Are your rim joists wet? Main The Durable Green Home
the rim joist is the end band or board that the joists terminate at the exterior of the stem wall ( foundation ) this is usually a neglected are of insulation and air sealing and can be a huge durrability issue down the road. a homeowner called this week because he is selling his home and the home inspector called out that the rim should be insulated.....

True statement  but he was worried that this could lead to wet rim joists he has heard about in other homes with insulated rims. This  statement is true as well, especially when the insulation usually applied is not the best detail. The problem with not insulated is that it should really be done from an energy viewpoint and the reason the rim is dry now is that there is enough air flow through the crawls space to dry out the humidity collecting on the rim, and the rim is as warm as the rest wood in the crawls space as well.  IF the crawl space is kept at a low humidity level meaning the vapor barrier is properly placed (covers all dirt, seams lapped or taped, lapped over footings) then this works fairly well and I have not seen problems with wet rims (although the energy loss is is substantial over time) but  here is what usually happens, the crawl space is fairly humid, maybe not  all the time, but for sure when the home is built, water coming in from  downpours, or other infiltration, the rim  is insulated with batt fiberglass, when the temperature drops  outside the insulation keeps  the rim cold ( insulated from the warmer crawl space, the humid air travels through the fiberglass  or around it, and condenses on the rim and over time can cause rot especially in engineered rim  joists that we build with now. while there are many ways that we can keep this from  happening a great detail came  out in the current issue of www.greenbuildingadvisor.com dated October 20,  2009 in this detail it  shows insetting the rim enough to allow a rigid foam strip on the exterior. we would still insulated the interior (crawl space side  as well with batt or other) but the rigid  foam  will keep the rim  warm not  allowing condensation to form on the rim. One should air seal (caulk) the connections as well to not allow air from the exterior to infiltrate, but this is a great detail and will keep the rim from rotting. Every remodel project should be using this detail, you don't have to inset the rim to accomplish this, and exterior insulation is still the best way to insulated rim, crawl or basements if you have the ability to do so.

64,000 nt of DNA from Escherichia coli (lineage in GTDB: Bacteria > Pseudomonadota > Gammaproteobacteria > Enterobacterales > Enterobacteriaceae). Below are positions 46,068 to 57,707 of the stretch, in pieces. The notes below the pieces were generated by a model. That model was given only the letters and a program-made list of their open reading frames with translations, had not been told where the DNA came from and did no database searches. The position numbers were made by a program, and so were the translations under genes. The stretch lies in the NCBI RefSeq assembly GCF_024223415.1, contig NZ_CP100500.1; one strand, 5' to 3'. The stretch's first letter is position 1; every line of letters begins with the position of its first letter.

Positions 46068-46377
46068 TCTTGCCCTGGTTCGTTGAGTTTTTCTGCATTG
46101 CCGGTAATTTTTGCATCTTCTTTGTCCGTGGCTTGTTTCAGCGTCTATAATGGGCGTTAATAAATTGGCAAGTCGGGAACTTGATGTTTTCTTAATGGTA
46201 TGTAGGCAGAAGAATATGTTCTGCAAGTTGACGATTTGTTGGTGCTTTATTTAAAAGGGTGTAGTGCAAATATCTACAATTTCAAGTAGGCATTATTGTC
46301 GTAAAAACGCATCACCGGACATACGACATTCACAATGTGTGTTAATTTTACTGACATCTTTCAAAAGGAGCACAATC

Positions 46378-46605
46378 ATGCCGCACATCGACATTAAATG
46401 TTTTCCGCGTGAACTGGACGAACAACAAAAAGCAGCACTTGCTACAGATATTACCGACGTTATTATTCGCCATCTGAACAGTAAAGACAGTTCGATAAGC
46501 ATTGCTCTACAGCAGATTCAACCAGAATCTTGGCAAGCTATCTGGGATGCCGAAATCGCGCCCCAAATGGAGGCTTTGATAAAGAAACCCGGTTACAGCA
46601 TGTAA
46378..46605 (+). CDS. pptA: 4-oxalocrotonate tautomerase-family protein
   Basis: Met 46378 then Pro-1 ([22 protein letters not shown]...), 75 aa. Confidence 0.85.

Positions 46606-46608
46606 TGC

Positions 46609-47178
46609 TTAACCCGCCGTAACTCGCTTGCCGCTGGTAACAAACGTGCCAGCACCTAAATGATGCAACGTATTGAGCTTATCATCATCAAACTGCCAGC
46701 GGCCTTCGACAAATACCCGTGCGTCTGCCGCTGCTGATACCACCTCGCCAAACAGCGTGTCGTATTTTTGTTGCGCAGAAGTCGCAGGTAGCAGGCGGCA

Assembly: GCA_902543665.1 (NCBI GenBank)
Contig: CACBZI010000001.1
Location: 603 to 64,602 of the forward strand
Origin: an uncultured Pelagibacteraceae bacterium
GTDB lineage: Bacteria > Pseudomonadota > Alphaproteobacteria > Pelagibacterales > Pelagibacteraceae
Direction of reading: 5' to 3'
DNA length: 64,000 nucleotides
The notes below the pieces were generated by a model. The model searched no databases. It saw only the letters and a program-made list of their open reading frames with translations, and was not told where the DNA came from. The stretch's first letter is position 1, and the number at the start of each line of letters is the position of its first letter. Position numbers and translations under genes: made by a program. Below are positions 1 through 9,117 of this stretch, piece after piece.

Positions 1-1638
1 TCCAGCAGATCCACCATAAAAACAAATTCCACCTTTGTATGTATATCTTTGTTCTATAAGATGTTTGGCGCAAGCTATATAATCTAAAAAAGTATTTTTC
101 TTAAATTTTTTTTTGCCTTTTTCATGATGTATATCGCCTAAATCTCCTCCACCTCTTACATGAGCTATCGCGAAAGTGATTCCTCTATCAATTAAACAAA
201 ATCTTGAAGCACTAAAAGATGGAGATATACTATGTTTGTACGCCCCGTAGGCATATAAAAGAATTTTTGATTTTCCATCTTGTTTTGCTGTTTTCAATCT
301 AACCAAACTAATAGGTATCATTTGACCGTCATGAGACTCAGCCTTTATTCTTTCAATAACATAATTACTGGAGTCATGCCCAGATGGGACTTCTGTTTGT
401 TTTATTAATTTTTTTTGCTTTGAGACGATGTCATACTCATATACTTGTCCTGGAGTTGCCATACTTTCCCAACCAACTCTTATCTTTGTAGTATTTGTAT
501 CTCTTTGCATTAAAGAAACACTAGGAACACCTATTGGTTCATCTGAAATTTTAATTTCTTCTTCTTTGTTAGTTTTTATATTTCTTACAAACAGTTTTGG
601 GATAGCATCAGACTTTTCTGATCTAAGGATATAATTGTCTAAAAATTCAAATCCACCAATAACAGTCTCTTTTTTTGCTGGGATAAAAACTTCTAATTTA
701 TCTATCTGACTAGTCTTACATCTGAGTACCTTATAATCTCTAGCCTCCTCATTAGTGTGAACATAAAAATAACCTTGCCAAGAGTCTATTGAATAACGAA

Posted by Tad Duby at 10/25/2009 4:24:00 PM
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